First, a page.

I love leeks.  In scrambled eggs, quiches, soups, you name it.  I bought quite a few from the farmers market last year, they last a while in the fridge, and I even diced and froze quite a few.  These seem to be needy.  I will be taking half the dirt out of the squares in the garden before they are transplanted outside.  Then when planted, you have to pile the dirt up around them as they grow to get more of the white are in the leeks, and that is the best part.  This is our first time planting leeks.  Hopefully we'll have enough time to tend to them.  I am planting 12 of them to start.  Technically you can put 9 in a square foot, but I think I am going to do 2 squares with 6 in each.

All of these seeds are in one of my larger seed trays, covered with a clear lid.  They are watered good and the lid will stay on until the seeds germinate. Until they germinate, they like it warm, so they will be hanging out on top of the dryer for a week or so.  After that they will move to the counter in the kitchen under a grow light.

Let's hope I can keep these all alive for the next 10-12 weeks.  Fingers crossed.  And toes.

Wednesday, February 6, 2013


Today is special.  Because it is Wednesday.  And I do not have to work.  Even though I love work, I also love home. 

And today I planted the first plant of the year. 
Rhubarb.  Glaskins Perpetual to be exact.  From Baker Creek Heirloom Seeds.  My favorite seed company.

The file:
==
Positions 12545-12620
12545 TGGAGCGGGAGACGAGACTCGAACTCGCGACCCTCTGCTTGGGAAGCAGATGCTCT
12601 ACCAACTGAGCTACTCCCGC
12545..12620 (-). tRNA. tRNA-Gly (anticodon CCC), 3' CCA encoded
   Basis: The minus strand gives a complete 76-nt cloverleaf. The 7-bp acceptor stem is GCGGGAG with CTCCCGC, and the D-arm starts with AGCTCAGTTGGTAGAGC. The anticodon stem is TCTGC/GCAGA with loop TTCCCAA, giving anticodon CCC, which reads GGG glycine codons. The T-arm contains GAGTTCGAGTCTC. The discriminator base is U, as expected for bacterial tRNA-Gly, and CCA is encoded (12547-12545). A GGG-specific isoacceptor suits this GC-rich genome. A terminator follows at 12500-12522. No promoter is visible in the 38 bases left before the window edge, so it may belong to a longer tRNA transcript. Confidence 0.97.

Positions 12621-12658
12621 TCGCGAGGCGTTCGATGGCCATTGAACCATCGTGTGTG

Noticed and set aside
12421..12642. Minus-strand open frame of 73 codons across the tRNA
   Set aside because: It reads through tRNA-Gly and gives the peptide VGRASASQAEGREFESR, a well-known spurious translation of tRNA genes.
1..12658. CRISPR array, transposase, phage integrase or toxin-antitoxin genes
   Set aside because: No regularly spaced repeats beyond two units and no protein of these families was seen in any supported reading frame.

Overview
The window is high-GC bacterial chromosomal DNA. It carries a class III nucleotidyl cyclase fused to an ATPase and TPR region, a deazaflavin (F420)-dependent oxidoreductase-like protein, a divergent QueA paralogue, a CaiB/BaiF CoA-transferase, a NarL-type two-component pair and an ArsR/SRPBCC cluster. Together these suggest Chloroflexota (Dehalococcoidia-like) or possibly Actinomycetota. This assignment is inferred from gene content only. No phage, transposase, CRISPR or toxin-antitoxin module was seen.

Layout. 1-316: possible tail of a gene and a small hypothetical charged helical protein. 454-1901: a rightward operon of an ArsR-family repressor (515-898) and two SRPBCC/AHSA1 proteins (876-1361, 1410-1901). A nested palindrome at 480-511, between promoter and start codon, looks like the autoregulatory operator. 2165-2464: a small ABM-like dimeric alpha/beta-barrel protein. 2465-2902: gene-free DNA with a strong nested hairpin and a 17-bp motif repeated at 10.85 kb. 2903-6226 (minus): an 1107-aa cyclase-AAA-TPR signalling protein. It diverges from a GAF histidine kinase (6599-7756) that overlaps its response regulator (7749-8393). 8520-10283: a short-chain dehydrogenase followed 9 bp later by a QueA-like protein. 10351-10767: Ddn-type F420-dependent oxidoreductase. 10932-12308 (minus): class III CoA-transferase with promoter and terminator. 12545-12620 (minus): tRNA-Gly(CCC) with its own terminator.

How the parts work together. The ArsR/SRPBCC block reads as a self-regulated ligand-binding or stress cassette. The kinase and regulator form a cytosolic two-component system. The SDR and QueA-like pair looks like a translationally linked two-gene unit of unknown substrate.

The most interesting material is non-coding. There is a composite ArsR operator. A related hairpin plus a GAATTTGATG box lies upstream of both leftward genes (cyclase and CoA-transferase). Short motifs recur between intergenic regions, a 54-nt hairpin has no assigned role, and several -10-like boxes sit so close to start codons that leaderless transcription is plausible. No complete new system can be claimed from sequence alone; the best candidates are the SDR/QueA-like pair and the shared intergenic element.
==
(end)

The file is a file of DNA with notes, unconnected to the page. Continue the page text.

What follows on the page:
I read somewhere on Pinterest that Rhubarb starts sprouting sometime in February outdoors, and first cutting is ready in March, April.  So I decided I better get a move on.

We were gifted some rhubarb last summer by a coworkers of Mike's, and we planted it, but it seemed to die off right away.  I have hopes that it may come up this year, but just in case I ordered seeds.

Rhubarb seeds are funny looking, and need to be soaked a few hours before planting. I have no idea if one seed grows a big rhubarb plant, or just one stalk.  I am still kind of new to this gardening thing.  So I soaked 12 seeds for a few hours, and planted them this afternoon indoors.  I am hoping I will be able to put them outside early to mid March.

I am also hoping I do a better job at tracking events like today, when I plant the seeds indoors, when I put them outdoors, and when I can start harvesting.

I moved my garden map to excel this year.  And I also have a spreadsheet that tracks such gardening details as I mentioned above. 

I have high hopes for seed saving this year.  I did save some seeds from a Jalapeno pepper that I purchased at the farmers market last year, and plan to plant this year.

For now, here are some very exciting pictures of Rhubarb seed starting.  Hopefully in a few more weeks I will have more seeds starting, and Rhubarb growing happily.

2012 Garden Review, and 2013 Garden Plan